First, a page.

When I reached Hatay for my short visit, the city was under the influence of the most powerful snowy weather in 12 years. There was no transportation, and the locals were out on the streets with the joy of seeing snow after so many years. It was impossible to do very much sightseeing in the city, so the best option seemed to be let myself enjoy the hot ambiance of the restaurants and discover the local delicacies. Though I missed the opportunity of seeing the touristic attractions of Hatay, I enjoyed the delicacies to their full extent.
I decided to start my tour of culinary delicacies with the most famous desert in Antakya cuisine: kunefe. When I asked for advice from friends, everyone’s first choice was the same: Kral. Kunefe which is totally different from the ones that are served in the rest of the country. I thought that must be the real thing! But I also tried an even a better one.
My other stop for delicacies was at Hatay Sofrası. It is an absolute must see to truly understand and feel Antakya. The friendly staff meet you, and help you to choose from the various delicious options and learn the differences between them and the techniques which go into making them. With the enthusiasm of my first visit I ordered all the local dishes one after another.
- Humus, mashed chickpeas blended with tahini, lemon juice, salt, cimmun and olive oil.
- Baba Ghanoush, cooked eggplant mixed with pomegranate syrup.
- Asur, made of wheat and meat
- Muammara made of walnuts and pepper
- Oruk, (steak tartar a la turca in Antakya style) made of walnuts, meat, bulgur
- Kaytaz Burek, minced meat of Lahmacun and pomegranate syrup
- Yogurt Ası, with bulgur, salty yoghurt, meat and chickpeas
- Paper Kebab with lamb meat
- Kunefe: Deserves 10 points. It’s out of this world, especially with sundurme cheese.
- Walnut and olive desserts: Don’t judge it by the ingredients, the seed of the olive is taken out and pistachio is added. I have never seen walnut in this form and it’s heavenly.
Before leaving Hatay Sofrası, you can buy olive oil, walnut jam and soap for your loved ones as a souvenir.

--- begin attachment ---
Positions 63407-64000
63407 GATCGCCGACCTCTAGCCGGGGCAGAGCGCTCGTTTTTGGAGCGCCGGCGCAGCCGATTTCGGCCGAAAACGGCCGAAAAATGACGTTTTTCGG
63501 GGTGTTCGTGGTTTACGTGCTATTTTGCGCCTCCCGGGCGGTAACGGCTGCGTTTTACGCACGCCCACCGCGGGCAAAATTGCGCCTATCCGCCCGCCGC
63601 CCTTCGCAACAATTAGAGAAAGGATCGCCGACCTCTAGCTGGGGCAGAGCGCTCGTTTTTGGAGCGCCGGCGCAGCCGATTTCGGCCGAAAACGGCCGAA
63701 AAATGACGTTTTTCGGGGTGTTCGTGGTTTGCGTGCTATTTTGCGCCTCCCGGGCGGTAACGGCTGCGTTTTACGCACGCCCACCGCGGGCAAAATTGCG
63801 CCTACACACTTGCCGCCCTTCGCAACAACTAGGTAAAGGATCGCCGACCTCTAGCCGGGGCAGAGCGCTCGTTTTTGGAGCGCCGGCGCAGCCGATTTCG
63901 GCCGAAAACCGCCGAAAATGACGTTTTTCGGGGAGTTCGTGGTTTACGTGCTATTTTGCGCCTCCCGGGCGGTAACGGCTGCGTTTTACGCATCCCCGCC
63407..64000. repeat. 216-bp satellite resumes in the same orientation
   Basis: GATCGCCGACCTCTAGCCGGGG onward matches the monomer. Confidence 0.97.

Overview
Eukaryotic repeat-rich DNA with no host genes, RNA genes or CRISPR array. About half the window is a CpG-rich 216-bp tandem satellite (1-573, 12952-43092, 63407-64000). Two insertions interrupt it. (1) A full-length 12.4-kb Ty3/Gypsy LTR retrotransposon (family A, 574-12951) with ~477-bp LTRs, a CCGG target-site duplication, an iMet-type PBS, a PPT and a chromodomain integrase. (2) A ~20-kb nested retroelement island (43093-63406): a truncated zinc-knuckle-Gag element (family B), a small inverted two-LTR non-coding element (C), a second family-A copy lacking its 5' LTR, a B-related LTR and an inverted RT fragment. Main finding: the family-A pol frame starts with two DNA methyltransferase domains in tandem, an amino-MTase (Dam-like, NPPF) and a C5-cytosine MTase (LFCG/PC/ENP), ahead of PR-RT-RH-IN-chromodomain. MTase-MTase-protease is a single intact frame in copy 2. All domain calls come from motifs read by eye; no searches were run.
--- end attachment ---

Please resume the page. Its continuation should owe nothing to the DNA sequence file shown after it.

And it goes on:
It was very natural that every civilization that had resided on this land to add something belonging to them to the Antakya cuisine. For example Asir is a heritage of Hitit civilization. The appetizers have the influence of Syria and Lebanon. Because of the occupation by France for a short time and 400 year rule of the Ottoman Empire, there are both influences of the French and Ottoman cuisines. In Antakya cuisine, local ingredients like different kinds of spices with pomegranate syrup, salty yoghurt (yoghurt made from from goat milk with salt), pepper paste, su zeyti (high quality olive oil), zahter (a kind of thyme), and mildewed skim-milk cheese are used.
Bulgur wheat which has a very important role in Antakya cuisine, has a wide range of uses, from varieties of pilaf to steak tartar a la turca. Antakya cuisine is also very rich in cheese varieties: goat cheese, “sunme” cheese, cara cheese, skim-milk cheese (cokelek), kunefe cheese without salt, braided cheese etc. Pomegranate syrup is irreplaceable in all the food and salads of Antakya. Produced in traditional ways with much effort, su zeyti, the local olive oil is very valuable in the area and adds a special taste to the salads and the food.
Here is a special announcement for gourmets! Mostly known for its religious and cultural attributes Hatay also deserves attention for its cuisine!